For 700 years the Khmer Empire occupied much of modern-day Cambodia, Thailand, Laos, and southern Vietnam. Now extinct, this powerful civilization was once home to the largest city in the world. Until recently overrun by Jungle, the capital city of Angkor, whose original name was Yashodharapura (“Glory-bearing city”), was nearly the size of modern day Los Angeles, and home to roughly a million people.
Even today, the Hindu temple complex of Angkor Wat, built circa 1122, remains one of the largest religious monuments in the world.
During the 1950s, a group of some 200 middle-class Cambodian kids were educated at French Universities. The greater part of that group formed a student organization of Marxist-Leninist intellectuals, dreaming of an agrarian utopia on the Indo-Chinese peninsula.
What began as a small leftist insurgency grew in power, thanks to support from Communist China and North Vietnam. From only a few hundred individuals in 1960, these “Red Khmers” (Khmer Rouge) grew into an effective insurgency against the Khmer Republic’s government of King Norodom Sihanouk and Prime Minister Lon Nol. By early 1975, the Khmer Rouge had overwhelmed Khmer National Armed Forces.
Even as the last, humiliating scenes of America’s war in neighboring Vietnam played themselves out in the capital of Saigon, Khmer Rouge forces captured the Cambodian capital at Phnom Penh, overthrowing the Khmer Republic and executing its officers.
This was to be “Democratic Kampuchea”, the name representing a local pronunciation of the word as it comes into English, as Cambodia.
The Kampuchean constitution, formally approved on January 5, 1976, theoretically vested power in a 250-member, directly elected “Kampuchean People’s Representative Assembly”. In reality, the body met once in April, and never again. Unlike the cult of personality grown up around the Kim family of North Korea or that of the Stalinist USSR or Maoist China, all power in the CPK (Communist Party of Kampuchea) belonged to “The Center”, a shadowy, nine-member standing committee of those same leftist intellectuals from the Paris student days, led by Prime Minister and Communist General Secretary Saloth Sar, better known as ‘Pol Pot’.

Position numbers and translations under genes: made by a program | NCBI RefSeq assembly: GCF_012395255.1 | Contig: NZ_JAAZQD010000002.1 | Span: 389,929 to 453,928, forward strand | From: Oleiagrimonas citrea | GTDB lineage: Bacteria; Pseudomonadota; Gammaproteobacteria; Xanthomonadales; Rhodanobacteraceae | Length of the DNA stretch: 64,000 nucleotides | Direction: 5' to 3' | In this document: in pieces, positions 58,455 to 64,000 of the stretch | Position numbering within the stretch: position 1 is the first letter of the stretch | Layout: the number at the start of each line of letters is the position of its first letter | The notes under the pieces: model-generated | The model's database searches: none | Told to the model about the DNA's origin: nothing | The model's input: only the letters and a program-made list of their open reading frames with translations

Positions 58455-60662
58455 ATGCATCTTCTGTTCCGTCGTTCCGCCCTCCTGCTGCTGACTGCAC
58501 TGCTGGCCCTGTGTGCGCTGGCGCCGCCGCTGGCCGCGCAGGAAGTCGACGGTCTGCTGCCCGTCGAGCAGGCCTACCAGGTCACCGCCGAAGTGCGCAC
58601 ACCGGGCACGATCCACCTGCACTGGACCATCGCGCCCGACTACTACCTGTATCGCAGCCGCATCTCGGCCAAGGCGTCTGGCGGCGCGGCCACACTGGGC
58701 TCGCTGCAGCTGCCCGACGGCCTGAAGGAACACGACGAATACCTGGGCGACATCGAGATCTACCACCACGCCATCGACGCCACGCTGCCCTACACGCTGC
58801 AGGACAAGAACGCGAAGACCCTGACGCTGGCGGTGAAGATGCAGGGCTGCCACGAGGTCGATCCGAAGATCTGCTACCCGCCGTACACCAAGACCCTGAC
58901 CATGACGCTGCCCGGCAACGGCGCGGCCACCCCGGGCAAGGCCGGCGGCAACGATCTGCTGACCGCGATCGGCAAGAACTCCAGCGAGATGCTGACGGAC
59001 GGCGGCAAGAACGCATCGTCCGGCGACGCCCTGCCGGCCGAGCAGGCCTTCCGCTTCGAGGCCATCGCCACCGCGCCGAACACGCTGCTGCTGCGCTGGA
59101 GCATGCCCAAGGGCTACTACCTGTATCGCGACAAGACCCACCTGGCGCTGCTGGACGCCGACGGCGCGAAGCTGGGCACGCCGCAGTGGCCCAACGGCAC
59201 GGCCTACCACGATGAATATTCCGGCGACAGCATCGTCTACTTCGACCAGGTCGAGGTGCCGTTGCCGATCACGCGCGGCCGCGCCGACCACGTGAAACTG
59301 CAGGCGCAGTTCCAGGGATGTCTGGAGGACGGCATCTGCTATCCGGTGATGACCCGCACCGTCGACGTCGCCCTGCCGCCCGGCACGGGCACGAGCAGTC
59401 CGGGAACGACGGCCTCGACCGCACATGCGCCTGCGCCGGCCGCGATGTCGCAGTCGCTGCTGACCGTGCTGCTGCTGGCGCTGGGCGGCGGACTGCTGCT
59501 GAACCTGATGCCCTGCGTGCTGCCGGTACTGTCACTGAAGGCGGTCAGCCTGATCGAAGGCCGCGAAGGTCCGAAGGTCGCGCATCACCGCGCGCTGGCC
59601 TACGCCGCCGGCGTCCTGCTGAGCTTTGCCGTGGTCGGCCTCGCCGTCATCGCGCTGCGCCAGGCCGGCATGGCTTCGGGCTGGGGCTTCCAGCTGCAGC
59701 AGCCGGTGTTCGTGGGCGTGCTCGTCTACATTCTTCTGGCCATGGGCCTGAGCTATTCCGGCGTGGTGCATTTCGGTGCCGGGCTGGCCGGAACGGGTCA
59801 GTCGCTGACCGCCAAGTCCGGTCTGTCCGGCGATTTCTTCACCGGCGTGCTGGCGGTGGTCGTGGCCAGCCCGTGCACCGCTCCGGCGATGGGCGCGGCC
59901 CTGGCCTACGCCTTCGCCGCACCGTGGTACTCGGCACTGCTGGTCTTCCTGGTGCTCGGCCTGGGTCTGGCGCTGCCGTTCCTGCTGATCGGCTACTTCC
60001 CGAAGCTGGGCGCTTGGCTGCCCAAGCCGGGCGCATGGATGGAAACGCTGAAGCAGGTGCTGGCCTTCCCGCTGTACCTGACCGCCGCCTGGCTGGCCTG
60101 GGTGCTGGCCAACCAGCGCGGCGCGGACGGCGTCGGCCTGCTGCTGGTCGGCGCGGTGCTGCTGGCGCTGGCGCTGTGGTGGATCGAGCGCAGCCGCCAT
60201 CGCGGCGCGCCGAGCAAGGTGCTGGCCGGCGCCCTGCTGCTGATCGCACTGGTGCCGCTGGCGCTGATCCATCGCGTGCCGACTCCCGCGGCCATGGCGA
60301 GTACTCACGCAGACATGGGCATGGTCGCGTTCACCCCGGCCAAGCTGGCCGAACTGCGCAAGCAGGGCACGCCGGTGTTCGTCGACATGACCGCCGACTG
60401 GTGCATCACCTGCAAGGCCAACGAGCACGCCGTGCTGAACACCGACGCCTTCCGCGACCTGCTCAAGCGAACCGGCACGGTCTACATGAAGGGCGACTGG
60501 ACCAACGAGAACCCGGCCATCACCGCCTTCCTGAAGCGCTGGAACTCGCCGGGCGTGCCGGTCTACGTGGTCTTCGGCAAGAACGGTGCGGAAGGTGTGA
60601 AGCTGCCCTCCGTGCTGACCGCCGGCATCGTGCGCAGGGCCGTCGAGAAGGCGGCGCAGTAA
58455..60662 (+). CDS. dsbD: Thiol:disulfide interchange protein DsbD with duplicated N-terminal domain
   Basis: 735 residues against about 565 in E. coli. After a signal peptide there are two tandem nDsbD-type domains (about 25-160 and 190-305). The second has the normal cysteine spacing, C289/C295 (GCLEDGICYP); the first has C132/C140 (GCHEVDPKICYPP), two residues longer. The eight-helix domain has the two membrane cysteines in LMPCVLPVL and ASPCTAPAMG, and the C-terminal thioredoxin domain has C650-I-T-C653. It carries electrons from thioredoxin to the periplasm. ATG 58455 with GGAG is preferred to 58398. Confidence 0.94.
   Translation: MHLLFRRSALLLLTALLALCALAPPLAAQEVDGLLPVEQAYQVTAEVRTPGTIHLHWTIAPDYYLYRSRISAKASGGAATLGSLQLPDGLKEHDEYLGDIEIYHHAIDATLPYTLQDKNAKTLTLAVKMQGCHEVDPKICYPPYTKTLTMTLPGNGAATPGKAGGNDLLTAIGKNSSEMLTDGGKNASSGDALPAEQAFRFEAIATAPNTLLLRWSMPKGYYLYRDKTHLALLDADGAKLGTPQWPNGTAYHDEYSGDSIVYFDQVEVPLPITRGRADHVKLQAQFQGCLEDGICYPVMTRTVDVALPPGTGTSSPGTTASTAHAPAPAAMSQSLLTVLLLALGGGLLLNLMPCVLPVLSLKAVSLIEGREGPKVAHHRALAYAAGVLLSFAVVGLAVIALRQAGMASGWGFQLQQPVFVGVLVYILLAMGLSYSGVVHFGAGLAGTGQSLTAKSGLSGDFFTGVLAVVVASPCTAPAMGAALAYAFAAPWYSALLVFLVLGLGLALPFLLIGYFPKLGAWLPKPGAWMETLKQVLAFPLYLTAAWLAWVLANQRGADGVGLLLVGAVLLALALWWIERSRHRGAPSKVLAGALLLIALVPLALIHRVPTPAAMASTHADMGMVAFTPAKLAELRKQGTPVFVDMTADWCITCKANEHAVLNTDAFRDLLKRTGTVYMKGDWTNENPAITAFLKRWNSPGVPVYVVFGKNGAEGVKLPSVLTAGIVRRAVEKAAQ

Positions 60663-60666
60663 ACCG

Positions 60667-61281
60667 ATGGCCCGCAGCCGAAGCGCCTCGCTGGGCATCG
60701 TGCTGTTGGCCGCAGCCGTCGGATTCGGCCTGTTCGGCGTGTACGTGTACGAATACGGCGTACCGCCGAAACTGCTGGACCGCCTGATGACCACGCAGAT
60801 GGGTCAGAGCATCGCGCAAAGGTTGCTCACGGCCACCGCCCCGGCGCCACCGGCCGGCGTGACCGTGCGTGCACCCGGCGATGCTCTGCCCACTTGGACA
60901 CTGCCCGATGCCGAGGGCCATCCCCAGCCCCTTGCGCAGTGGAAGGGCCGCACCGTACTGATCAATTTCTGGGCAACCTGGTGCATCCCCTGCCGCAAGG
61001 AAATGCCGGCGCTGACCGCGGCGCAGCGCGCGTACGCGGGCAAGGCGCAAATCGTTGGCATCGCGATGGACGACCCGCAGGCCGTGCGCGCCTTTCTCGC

This nine-member “Angkar”, (pronounced ahng-kah), meaning ‘The Organization’, ushered in one of the great horrors of the twentieth century, a four-year genocide remembered as the “Killing Fields”, of Cambodia.
The “Khmer Rouge”, self-described as “The one authentic people capable of building true communism”, murdered or caused the deaths of an estimated 1.4 to 2.2 million of their own people out of a population, of some 7 million. All to build the perfect, agrarian “Worker’s Paradise”.
Imagine feeling so desperate, so fearful of this alien ideology invading your country, that you convert all your worldly possessions and those of your family to a single diamond, bite down on it so hard it embeds in your shattered teeth and fled with your family to open ocean in a small boat. All in the faint and desperate hope, of getting out of that place. That’s but one story, among millions. And those were the lucky ones.
The very embodiment of the ivory tower leftist intellectual, the Angkar was detached and incapable of connection with the masses. Theirs was a radicalized ideology, heavily influenced by French communists and the writings of Lenin and Mao and heavily tinged with ideas of racial superiority. Paradoxically, this was a creed altogether averse to an educated or merchant class and determined to use violence in pursuit of “class struggle”.